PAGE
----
The following is an excerpted article, originally written by Samuel Tolle, Editor of Semi-Weekly News, Owensboro, KY. The article was dated 24 March 1898.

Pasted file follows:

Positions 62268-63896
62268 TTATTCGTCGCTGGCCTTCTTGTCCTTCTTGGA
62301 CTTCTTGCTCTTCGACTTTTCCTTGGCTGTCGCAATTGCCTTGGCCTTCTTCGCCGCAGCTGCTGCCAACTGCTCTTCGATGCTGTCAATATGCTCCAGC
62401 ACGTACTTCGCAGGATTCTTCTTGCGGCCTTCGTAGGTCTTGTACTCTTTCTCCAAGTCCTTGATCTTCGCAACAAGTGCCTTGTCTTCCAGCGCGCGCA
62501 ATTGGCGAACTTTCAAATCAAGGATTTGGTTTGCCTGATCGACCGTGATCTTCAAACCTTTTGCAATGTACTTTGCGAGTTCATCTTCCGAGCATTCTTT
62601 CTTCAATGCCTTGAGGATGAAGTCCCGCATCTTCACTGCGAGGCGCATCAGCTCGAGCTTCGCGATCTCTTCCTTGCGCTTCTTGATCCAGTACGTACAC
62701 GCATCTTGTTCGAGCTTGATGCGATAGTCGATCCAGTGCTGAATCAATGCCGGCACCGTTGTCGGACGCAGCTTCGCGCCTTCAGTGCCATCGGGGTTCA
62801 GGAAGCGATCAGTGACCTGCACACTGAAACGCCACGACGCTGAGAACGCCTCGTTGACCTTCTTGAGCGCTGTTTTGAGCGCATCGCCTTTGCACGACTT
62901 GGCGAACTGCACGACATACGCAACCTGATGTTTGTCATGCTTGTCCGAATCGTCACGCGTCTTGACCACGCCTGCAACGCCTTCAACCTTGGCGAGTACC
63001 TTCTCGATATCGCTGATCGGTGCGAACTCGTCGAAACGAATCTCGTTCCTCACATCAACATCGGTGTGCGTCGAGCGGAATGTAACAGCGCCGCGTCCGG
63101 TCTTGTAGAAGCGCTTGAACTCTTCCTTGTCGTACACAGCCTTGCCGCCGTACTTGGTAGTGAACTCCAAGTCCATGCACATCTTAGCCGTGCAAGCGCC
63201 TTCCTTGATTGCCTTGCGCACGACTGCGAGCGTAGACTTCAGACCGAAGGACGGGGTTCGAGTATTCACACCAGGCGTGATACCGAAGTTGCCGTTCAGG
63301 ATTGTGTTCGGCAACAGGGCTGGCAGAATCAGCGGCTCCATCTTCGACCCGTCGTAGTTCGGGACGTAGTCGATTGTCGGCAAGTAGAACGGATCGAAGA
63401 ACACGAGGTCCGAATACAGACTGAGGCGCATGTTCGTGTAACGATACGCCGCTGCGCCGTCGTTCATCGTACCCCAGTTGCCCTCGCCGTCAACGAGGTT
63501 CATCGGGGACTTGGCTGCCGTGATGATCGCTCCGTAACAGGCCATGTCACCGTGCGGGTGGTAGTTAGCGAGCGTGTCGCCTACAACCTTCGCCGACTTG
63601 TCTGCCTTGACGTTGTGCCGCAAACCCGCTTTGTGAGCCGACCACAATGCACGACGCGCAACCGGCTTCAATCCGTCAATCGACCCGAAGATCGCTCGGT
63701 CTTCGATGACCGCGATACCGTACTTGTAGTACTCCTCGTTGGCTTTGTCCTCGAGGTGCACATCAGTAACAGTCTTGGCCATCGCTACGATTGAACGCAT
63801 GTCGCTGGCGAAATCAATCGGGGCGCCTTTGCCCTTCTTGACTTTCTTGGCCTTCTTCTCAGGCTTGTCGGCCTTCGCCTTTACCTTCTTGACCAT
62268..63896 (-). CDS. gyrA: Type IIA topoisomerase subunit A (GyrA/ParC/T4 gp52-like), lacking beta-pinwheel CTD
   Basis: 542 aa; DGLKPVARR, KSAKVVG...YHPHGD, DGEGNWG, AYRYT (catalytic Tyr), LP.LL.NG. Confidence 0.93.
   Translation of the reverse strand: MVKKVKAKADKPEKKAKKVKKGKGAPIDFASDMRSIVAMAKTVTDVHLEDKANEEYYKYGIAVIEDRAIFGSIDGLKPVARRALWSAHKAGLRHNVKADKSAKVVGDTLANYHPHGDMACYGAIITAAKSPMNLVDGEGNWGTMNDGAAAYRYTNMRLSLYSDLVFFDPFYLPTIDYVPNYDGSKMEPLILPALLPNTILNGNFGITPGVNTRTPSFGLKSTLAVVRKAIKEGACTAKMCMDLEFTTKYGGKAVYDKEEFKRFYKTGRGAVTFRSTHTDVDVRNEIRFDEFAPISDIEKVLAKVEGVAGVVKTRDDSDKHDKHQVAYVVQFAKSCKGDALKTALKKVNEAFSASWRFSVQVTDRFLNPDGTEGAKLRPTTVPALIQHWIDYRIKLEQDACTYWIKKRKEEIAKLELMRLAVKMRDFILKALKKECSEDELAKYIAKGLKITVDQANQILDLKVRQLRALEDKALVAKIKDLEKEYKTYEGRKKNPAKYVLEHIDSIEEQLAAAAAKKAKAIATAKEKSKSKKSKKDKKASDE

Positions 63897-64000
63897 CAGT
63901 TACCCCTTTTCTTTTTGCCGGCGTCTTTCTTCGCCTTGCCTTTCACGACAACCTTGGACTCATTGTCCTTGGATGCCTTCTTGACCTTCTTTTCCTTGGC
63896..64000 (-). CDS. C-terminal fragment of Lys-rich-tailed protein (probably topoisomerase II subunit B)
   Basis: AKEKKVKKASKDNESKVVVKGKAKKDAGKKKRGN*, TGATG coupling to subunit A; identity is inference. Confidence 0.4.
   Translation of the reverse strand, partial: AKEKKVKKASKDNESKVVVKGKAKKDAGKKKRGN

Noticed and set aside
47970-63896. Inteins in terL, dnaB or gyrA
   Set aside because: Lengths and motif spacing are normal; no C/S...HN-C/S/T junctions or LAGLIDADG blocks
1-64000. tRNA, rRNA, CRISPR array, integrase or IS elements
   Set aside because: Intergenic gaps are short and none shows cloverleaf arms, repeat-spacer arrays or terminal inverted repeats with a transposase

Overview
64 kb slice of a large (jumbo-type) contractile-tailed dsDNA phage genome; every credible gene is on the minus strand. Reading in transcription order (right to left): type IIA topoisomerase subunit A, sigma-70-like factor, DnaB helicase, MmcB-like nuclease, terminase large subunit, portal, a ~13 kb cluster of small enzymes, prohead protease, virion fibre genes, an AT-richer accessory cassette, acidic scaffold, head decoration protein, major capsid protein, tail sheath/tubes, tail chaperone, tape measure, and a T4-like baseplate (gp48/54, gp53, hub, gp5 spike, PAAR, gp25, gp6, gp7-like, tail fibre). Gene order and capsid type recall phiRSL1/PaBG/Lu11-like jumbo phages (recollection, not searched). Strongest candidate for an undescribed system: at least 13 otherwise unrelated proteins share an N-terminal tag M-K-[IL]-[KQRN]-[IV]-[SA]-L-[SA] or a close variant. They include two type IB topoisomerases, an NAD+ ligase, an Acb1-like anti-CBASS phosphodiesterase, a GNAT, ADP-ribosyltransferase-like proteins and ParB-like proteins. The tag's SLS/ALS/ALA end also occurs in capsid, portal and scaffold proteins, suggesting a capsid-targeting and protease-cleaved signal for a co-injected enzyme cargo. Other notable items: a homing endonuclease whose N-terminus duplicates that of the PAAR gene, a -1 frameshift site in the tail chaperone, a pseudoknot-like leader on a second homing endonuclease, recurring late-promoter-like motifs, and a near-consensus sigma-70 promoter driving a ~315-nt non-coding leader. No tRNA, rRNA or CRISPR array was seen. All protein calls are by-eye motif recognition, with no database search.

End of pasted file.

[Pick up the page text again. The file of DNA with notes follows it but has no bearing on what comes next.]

“On the 13th day of last August, I left my home in Owensboro, KY, in company of my wife and little Eugenia Owsley, my granddaughter, in a one-horse surrey, drawn by Dolly Varden, a true and tried piece of horse flesh as ever marked the earth. The weather was excessively hot and dry. We drove only 16 miles and stayed overnight with a friend whose name is Brown, near Whitesville. My wife was in very feeble health and had been for some time, and she thought perhaps a little recreation, in the way of old-time traveling, might prove advantageous to her health. The second day we took dinner with a friend in Fordsville, and in the afternoon drove across Rough River at the mouth of Brown’s Creek and stayed overnight with Peter Wing, in Grayson County, and there met a nephew for a guide, to show us through the roughest country I ever saw. In places we had to work the road before we could pass, but we made our way through to a Mr. Longdon’s, ex-sheriff of Edmonson County, who lives about 10 miles northwest of Brownsville, and spent the night. Leaving there we drove on to my old friend Littrell’s, just across the river from Brownsville, and took dinner. That afternoon we crossed the river and passed through Brownsville and went out to SD McCombs, who married a niece of mine. This was on Tuesday, the 17th of August, and we remained there until Friday the 20th, when we went over to visit another niece who married Silas Tunk, for several years clerk of one of the courts of Edmonson, and later County Judge of said county, for one term. There my wife was taken sick and had quite a spell for a week. When she got able to travel, which was, I believe the 1st day of September, we started out again and went to Mrs. Wheeler’s in Barren County, another niece of mine, where I met my oldest sister, Mrs. Sallie Neagle. She is now 85 years old and very feeble. From there we went to Mrs. Gassaway’s, widow of the late James M. Gassaway, so well known to the people of Barren County. Then to Dr. Charles Carden’s then to the widow Berry’s and to Ambrose Clayton’s. From there we went to George Mayfield’s and then to Glasgow, where we visited the late John B. Preston, and in connection with him I will speak of UG Harlow and John Leech, all of whom have been called from time to eternity since my last visit there. They were friends of mine and we have spent many happy hours together and I am reminded that my time will soon come to cross the same stream. Mr. Preston and I were together at the home of his daughter, Mrs. JF Allen, the night before I left Glasgow. He seemed more talkative than usual, but before I arrived home he was dead. Leaving Mr. Allen’s we went to Mrs. Huggins’, widow of WE Huggins, and spent a pleasant night. We then went out to CT Morrison’s and spent Saturday night and on Sunday morning we went to Boyd’s Creek church, which stands on the ground where I attended school in 1836 to Esq. John Glover. I witnessed an old-fashioned shouting meeting such as I used to see there 50 years ago. We went home with your correspondent WD Tolle, and spent a pleasant afternoon and night, employing and amusing ourselves in looking over the many relics in his possession, many of them more than a century old. From there we went to WM Mansfield’s and spent a very pleasant night. We then wended our way to the Peter’s Creek neighborhood – the old home of my wife – stopping at Esq. Woodard Greer’s, where we spent a day or two; also visited William Greer, who is a very feeble old man; Thomas Bradshaw, William Fortune and then to Dink Greer’s where we spent the night. The next day, accompanied by Mr. Greer and wife, we drove over to AP Childress’, who was a brother of my wife. We found him in bed and his wife in another, both old and very feeble. Since our return home both have died. We remained in the vicinity for some two weeks, during which time we visited the following named families: Mrs. Sallie Young, Mrs. IH Smith, Jacob Dillion, AE Young, Mrs. Schuyler Childress, Thomas Ferguson, Link Smith, James M. Ellis, and Mrs. Carver. We also went to Flippin, in Monroe County, and visited HE Ferguson, who lives on and owns the farm known as the John Smith Barlow homestead. We visited the John M. Fraim farm, which now belongs to Mr. Ferguson. He owns in the aggregate 1,500, acres of land and is an extensive lumber dealer. I had forgotten to speak of DG Ferguson whom I met at Mr. Carver’s. He is a son of the late Rev. James King, a prominent Methodist minister 50 years ago. Mrs. king is a first cousin of mine whom I had not seen for many years.